One of the teams must have won, but I remember that test for something different: After the game, Tabs, Des, Raz, Stervis and I are driving back to Harrismith when the beer ran out and a kroeg – no way you would call it a pub – in the dusty metropolis of Senekal beckoned.
Tabs remembers us playing darts and drinking maybe quite a lot. By the time the barman threw us out Des had bonded deeply with one of Senekal’s left-behinds, and when we suggested we leave for home rather than go home with Deliverance for a braai, Des told us in no uncertain terms that WE could go, but HE was not leaving his lifelong mate – of three hours – in the lurch. There would be no abandonment, said Des with his nose in the air and his eyes closed – you know how he gets.
ONE fing we must NOT do, we were told, also in no uncertain terms, by Des’ Brokeback Mountain mate when we got to the small house on the wrong side of Senekal, is wake his wife. Lemme tell you carefully, you must not, no marrer whut you do, wake my wahf, you hear?
Wooden floors, five drunk ous stumbling around, I started to think this goon doesn’t actually have a wife. Conan meanwhile, is scratching around in the chest deep freeze. He hauls out what looks like a roundish, rock-hard lump of blood in a plastic checkers packet, and suddenly I get a clear image: He DOES have a wife and she IS in the house! In that deep freeze! In fact, he’s offering us a piece of her for a braai! I’m tallying you, we’re part of his alibi!
Des, I urge, we should go, this is going to take forever, I’m tallying you. But it’s like Des told us: WE can go, but HE’s not leaving his lifelong mate; his china; his Senekal Soulmate.
It’s midnight in midwinter in Senekal, Vrystaat. It’s not warm. Eventually a fire gets going – sort of – and the icy red lumpy piece of deceased wife sits on it, refusing to melt. Its like ice vs small fire and ice is winning. An alternative hazy recollection is the oven was turned on and the lump placed in there. Exact facts are in dispute among us hostages decades later. Maybe Stockholm Syndrome?
Meantime, Jack Nicholson has found some dop and we have to drink, and luckily this puts him to sleep and mellows the Glutz, who loves him less sleeping than awake; so we’re able to persuade him to make a bolt for it, hitting the Senekal dirt roads till we find the tar to Harrismith.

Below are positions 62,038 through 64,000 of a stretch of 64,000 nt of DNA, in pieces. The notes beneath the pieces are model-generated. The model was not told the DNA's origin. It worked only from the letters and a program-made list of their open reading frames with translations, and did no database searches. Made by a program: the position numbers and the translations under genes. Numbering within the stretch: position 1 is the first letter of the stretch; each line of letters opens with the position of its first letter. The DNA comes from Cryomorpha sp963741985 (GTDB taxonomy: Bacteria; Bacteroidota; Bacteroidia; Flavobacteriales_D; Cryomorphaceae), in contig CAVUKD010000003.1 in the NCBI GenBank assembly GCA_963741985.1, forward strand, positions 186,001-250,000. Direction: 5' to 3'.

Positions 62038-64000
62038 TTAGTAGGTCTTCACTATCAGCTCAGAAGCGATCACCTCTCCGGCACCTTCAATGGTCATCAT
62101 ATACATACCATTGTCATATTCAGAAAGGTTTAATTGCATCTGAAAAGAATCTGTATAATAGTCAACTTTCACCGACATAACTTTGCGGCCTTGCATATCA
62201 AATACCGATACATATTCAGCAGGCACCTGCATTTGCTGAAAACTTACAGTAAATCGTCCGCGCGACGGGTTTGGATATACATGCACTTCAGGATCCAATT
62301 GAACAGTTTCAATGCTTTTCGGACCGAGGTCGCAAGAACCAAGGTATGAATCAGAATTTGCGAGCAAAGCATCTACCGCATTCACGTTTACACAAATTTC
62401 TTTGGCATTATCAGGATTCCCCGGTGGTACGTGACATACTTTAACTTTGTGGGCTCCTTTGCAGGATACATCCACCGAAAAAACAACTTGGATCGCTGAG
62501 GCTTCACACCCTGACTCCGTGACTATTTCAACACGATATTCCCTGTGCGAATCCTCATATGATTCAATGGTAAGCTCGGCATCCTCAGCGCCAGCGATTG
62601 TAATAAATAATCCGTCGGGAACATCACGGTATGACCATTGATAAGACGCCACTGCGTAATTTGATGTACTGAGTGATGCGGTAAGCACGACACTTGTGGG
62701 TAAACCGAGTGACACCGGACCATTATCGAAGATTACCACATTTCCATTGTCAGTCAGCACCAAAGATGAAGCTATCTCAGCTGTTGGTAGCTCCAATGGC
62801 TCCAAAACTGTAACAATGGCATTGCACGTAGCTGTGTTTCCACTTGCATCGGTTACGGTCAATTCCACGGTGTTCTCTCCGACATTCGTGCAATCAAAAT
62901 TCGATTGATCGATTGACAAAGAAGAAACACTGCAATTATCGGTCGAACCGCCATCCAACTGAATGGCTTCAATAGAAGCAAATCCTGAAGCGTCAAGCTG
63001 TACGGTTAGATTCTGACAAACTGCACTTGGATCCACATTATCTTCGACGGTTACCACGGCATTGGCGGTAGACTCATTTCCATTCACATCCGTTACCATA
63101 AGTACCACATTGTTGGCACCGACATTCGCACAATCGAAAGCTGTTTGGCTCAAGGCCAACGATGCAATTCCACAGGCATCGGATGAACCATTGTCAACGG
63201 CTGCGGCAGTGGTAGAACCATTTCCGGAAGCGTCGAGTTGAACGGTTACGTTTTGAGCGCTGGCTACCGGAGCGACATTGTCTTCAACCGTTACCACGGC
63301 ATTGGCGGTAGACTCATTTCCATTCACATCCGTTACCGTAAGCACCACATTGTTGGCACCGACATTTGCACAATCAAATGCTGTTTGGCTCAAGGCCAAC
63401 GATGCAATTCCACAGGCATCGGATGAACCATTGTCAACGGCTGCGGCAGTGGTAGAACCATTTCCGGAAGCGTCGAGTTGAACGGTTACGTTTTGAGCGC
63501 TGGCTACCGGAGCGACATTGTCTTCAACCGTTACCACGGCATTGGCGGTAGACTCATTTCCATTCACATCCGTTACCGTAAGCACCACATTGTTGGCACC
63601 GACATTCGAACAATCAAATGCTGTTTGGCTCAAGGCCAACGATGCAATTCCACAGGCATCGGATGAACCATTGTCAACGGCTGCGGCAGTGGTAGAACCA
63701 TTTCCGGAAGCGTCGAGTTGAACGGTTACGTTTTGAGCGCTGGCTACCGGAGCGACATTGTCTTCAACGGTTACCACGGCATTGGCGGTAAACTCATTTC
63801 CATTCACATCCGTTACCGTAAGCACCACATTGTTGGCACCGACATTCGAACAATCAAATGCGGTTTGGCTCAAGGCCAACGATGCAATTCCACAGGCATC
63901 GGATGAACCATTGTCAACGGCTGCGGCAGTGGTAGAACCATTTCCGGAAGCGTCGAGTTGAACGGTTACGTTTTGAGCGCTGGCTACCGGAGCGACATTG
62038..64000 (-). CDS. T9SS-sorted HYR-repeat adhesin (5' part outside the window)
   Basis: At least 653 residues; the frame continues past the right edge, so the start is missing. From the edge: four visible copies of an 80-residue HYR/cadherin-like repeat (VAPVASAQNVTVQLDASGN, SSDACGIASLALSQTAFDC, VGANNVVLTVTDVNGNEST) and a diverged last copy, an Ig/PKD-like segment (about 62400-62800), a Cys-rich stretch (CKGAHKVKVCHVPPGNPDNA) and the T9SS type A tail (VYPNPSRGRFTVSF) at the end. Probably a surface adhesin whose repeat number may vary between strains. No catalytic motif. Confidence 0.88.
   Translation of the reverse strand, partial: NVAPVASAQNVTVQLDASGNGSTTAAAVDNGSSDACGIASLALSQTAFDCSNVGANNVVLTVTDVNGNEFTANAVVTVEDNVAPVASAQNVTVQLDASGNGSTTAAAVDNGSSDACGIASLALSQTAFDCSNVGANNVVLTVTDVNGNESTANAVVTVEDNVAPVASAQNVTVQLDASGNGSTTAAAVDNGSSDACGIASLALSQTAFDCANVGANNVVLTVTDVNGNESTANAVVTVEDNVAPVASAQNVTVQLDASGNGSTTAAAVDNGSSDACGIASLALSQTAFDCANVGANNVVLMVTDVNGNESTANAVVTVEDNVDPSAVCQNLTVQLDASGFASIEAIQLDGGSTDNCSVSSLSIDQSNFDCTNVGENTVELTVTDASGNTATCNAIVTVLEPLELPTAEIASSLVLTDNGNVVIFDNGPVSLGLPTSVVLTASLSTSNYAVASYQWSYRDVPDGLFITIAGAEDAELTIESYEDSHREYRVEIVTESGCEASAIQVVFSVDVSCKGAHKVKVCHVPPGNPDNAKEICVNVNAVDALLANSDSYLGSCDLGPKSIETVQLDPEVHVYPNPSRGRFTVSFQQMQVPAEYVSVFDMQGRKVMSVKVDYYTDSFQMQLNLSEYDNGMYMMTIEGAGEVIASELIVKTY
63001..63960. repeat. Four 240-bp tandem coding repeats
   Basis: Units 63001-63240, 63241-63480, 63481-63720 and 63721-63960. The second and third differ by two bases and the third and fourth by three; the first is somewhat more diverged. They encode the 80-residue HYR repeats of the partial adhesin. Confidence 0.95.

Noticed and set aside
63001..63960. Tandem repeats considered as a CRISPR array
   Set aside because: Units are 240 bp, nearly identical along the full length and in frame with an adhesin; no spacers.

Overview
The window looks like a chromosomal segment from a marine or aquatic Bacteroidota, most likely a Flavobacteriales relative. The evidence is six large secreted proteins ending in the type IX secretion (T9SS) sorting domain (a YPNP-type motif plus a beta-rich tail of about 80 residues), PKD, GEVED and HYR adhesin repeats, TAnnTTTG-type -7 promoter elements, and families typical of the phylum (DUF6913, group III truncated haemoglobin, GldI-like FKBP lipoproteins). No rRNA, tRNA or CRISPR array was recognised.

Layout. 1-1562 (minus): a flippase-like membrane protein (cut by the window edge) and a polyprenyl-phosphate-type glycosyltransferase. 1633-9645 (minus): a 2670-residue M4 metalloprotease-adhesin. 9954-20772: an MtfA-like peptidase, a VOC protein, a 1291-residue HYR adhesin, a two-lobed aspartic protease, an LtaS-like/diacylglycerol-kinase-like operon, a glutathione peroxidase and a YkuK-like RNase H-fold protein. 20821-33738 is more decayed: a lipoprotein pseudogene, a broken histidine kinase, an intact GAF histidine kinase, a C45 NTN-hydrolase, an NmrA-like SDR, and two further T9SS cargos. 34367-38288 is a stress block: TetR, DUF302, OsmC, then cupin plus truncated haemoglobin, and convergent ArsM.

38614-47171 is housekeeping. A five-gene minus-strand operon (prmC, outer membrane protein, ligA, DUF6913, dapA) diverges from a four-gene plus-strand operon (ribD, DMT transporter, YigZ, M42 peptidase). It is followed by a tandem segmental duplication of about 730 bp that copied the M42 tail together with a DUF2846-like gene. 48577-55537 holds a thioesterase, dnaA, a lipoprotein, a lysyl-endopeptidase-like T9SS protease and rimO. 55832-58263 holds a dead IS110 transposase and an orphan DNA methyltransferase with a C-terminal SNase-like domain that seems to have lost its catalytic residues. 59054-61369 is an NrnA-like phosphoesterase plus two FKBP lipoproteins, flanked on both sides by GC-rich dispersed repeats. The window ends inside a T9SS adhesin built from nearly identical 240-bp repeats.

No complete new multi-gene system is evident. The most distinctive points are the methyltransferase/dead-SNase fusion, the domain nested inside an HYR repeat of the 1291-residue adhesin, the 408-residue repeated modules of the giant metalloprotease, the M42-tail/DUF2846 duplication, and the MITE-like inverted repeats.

Stervis has a hazy recollection of a lump of red meat being put into an oven, not on a braai; and of the Wildman pulling out a gun, Clint Oosthuizen-style, and taking potshots at us as the getaway car spins madly down the driveway, slewing sideways and throwing up stones which put Rambo off his aim. Luckily the resulting dust plume obscures us from view and saves our lives. I like Stervis’ version.
Tabs has a slightly different recollection which the years have not made any less exciting: His version is also wilder than mine: He remembers this Clyde making threats against anyone wanting to pomp his Bonnie, who he thought we may have seen – maybe she was present? Having to protect his wahf’s honour made our Clyde mutter he was going to fetch his gun. We took the break and ran for the car. Out of the corner of his eye Tabs, now the driver of the getaway car, noticed one of us was quite a way behind in this desperate race. As the car peeled out, wheels spinning, Des leapt the fence Olympic hurdler-style. His short cut got him to the moving car, the door was flung open and he dived inside, saving him from a feit worse van deaf.
To this day I can experience that weird, out-of-body sensation of “WTF are we DOING here? Am I in a bad movie or in a bad dream?!”
Memories are dodgy things. Tabs pointed out in 2021 that it could not have been 1971 as we were both still in school. It was 1975 – I have fixed it here, but I’ve left this post as is so you can read about Bourgarel le brave Frog!